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Page last updated at 06:55 GMT, Monday, 16 August 2010 07:55 UK
Today: Monday 16th August

Ministers are expected to announce an end to all mixed-sex hospital wards in England, except in intensive care and A-and-E. And as he leaves the Office for Budget Responsibility, Sir Alan Budd talks about his three months in the job.

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Business news with Steve Evans: Japan's quarterly economic growth results have been announced at just 0.1% - lower than economists had predicted. Dr Seijiro Takeshita, of Mizuho International banks, explains why he believes the current economic strategy in the country is not working.

Can seasoned Shakespearian theatre directors score an A-star in the new A-level examinations? Theatre director Sir Trevor Nunn, founder of the Reduced Shakespeare Company Adam Long and Dr Jennie Stephens, a consultant to Ofqual, put a question on Shakespeare's Hamlet to the test.

The Piper Alpha disaster was widely reported, but the devastation it caused to marine life was not. Mike Thomson reports on the pollution still threatening the environment 22 years on.

There are fears that clean drinking water is running out in flood-hit Pakistan. Doctor Ahmed Mukhtar Amin, of Medecin Sans Frontieres, discusses rising concerns that cholera could become a major problem in the region.

Business news with Steve Evans.

The government wants to allow villagers in England to hold their own referendums on whether new housing developments should be built. BBC reporter Ed Thomas discusses the idea with people in the Yorkshire Dales and Lord Taylor, of the Rural Coalition, explains his concerns over the strategy.

The sports news with Garry Richardson.

Politicians in Northern Ireland have condemned petrol bomb attacks on police officers dealing with a series of security alerts in County Armagh. Chief Inspector Sam Cordner, of the police service of Northern Ireland, and Margaret Ritchie, the leader of the nationalist SDLP, discuss whether the police are receiving the intelligence they need to combat the threat from dissident republicans.

The paper review.

The Battle of Britain entered its most critical phase 70 years ago this week. Reporter Sanchia Berg talks to Tom Neil, then a pilot officer based in southern England.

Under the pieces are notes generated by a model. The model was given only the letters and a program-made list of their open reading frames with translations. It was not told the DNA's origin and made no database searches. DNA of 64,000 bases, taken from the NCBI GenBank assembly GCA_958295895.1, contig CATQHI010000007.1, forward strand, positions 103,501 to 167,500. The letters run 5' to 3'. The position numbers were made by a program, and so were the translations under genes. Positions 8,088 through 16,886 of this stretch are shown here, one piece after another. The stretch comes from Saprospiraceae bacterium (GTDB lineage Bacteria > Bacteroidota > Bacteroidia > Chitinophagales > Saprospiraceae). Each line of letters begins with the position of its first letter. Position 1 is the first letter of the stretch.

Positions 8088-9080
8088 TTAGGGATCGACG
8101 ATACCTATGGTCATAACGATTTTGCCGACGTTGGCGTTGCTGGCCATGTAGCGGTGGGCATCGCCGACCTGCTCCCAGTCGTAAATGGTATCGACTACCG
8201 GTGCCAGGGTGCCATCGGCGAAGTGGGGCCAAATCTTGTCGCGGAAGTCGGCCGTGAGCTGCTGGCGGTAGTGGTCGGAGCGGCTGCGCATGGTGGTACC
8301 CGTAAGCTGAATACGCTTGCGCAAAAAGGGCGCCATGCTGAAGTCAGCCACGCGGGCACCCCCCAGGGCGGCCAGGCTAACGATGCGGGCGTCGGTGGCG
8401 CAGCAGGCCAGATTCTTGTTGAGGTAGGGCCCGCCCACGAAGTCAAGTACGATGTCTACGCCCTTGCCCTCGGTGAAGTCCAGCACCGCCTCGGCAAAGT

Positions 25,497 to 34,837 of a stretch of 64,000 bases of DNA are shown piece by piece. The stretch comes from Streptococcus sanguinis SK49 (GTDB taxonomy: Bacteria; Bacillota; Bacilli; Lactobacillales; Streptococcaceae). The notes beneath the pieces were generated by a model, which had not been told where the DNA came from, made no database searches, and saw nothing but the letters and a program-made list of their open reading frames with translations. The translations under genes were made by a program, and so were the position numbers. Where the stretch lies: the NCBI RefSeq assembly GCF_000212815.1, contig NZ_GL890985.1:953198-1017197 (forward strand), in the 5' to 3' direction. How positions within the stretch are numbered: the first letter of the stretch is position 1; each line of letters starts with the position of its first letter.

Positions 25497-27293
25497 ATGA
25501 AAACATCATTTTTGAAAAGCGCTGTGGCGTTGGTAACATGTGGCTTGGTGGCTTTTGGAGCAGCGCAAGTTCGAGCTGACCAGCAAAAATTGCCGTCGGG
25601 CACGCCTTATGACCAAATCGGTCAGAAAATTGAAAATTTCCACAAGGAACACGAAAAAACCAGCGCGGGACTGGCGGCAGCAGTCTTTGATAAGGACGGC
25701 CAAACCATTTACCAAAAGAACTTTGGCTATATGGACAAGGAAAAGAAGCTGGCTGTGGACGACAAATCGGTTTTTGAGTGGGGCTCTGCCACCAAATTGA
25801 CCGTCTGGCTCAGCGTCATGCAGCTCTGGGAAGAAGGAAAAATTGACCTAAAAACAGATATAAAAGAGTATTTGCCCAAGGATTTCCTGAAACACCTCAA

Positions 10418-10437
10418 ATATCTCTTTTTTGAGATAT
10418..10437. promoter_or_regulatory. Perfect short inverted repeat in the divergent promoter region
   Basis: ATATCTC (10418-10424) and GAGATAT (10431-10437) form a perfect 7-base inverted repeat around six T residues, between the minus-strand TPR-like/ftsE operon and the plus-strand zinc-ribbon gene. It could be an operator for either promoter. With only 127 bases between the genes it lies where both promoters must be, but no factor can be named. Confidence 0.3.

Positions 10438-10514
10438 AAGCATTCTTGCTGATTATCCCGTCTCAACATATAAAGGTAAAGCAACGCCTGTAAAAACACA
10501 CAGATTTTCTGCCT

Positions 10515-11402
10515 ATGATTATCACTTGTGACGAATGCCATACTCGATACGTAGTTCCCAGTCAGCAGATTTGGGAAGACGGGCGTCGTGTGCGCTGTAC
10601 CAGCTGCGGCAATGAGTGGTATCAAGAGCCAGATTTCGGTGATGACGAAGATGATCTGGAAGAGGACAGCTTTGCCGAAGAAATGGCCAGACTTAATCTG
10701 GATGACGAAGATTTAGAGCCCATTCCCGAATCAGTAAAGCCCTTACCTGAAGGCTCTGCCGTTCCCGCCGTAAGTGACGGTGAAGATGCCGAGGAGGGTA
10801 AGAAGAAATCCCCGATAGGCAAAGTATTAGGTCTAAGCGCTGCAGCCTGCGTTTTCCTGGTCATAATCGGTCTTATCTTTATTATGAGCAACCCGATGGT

The thought for the day with Reverend Dr David Wilkinson.

A-levels will include an A-star grade for the first time this year, in order to make it easier for universities to choose the best students. Professor Roger Murphy of Nottingham University and Chief Executive of Ofqual Isabel Nisbet discuss whether it is too easy to get an A-level.

Economist Sir Alan Budd was appointed by the coalition to set up the Office For Budget Responsibility (OBR) - to provide economic growth forecasts and government borrowing analysis. Sir Alan, who left the post three months later to make way for an officially appointed chairperson, reflects on his period in charge of the OBR.

The government says it will put an end to mixed-sex hospital wards in England. Vanessa Bourne, of the Patients Association, and Anthony Sumara, of the Mid-Staffordshire Hospitals Trust, discuss whether move the will be welcomed by patients.

The sports news with Garry Richardson.

United Nations Secretary General Ban Ki Moon says the devastation from the floods in Pakistan is the worst he has ever seen. BBC correspondent Mike Wooldridge describes the situation on the ground in northern Pakistan and Shoaib Hasan reports from Karachi. International Development Secretary Andrew Mitchell analyses whether the international response to the disaster has been adequate.

Severe flooding is causing devastation in Niger, which is already facing the worst famine in its history. Save the Children's Mallary Gelb describes the extent of the crisis.

Business news with Steve Evans.

A luxury shopping arcade in the City of London was raided by criminals on Saturday night. Former commander of the Flying Squad John O'Connor debates how you might go about catching the thieves.

Adrian Bevington, managing director of Club England at the FA said yesterday on Garry Richardson's Sportsweek that "in the future, the England team should be managed by an English manager". Sports columnist Matthew Syed and headhunter Ken Brotherston debate whether understanding the language, culture and customs of the country is essential in football management.

Jason Manford and Alex Jones take over as the new presenters of BBC1's The One Show this week. Television critic Andrew Billen and Dianne Nelmes, of Liberty Bell productions, discuss what makes chemistry between TV presenters work.



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